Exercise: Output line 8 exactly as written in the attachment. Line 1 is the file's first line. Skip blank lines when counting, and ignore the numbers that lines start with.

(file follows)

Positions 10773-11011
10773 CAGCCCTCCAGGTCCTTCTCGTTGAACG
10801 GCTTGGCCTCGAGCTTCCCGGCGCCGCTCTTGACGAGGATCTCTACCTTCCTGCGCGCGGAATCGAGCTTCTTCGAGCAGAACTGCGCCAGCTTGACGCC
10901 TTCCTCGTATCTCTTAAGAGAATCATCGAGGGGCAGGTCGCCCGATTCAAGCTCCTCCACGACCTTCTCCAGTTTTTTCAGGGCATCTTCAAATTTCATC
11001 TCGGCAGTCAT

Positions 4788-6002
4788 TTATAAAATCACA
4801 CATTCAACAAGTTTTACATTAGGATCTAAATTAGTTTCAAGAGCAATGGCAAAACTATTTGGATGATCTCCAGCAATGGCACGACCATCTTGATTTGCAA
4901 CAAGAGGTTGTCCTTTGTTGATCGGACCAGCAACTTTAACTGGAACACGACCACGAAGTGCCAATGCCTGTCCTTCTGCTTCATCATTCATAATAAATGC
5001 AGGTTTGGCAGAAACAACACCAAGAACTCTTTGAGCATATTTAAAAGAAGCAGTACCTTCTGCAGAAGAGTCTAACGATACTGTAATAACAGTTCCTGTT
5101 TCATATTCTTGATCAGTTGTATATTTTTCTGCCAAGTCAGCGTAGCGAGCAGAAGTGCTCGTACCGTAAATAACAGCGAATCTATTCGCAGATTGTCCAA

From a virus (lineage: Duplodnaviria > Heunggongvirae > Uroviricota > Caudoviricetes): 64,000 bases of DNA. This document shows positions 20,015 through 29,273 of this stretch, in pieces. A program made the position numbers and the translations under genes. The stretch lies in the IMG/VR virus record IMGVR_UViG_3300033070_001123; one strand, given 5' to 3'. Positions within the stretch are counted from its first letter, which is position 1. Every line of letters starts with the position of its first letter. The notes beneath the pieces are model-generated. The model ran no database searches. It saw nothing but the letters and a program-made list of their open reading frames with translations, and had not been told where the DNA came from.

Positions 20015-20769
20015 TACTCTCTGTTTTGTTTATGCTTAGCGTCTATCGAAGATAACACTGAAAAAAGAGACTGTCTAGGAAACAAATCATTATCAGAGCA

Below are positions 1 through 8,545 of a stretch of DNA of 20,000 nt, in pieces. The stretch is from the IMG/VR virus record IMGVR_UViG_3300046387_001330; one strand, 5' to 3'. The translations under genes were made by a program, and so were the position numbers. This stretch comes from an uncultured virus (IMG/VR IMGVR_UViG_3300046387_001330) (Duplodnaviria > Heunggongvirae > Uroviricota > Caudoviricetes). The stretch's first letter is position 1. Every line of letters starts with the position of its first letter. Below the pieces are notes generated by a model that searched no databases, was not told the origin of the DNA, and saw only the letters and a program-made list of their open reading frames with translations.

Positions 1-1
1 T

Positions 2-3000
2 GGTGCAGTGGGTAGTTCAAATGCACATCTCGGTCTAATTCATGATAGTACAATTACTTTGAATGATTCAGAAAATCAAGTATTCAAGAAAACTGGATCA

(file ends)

4801 CATTCAACAAGTTTTACATTAGGATCTAAATTAGTTTCAAGAGCAATGGCAAAACTATTTGGATGATCTCCAGCAATGGCACGACCATCTTGATTTGCAA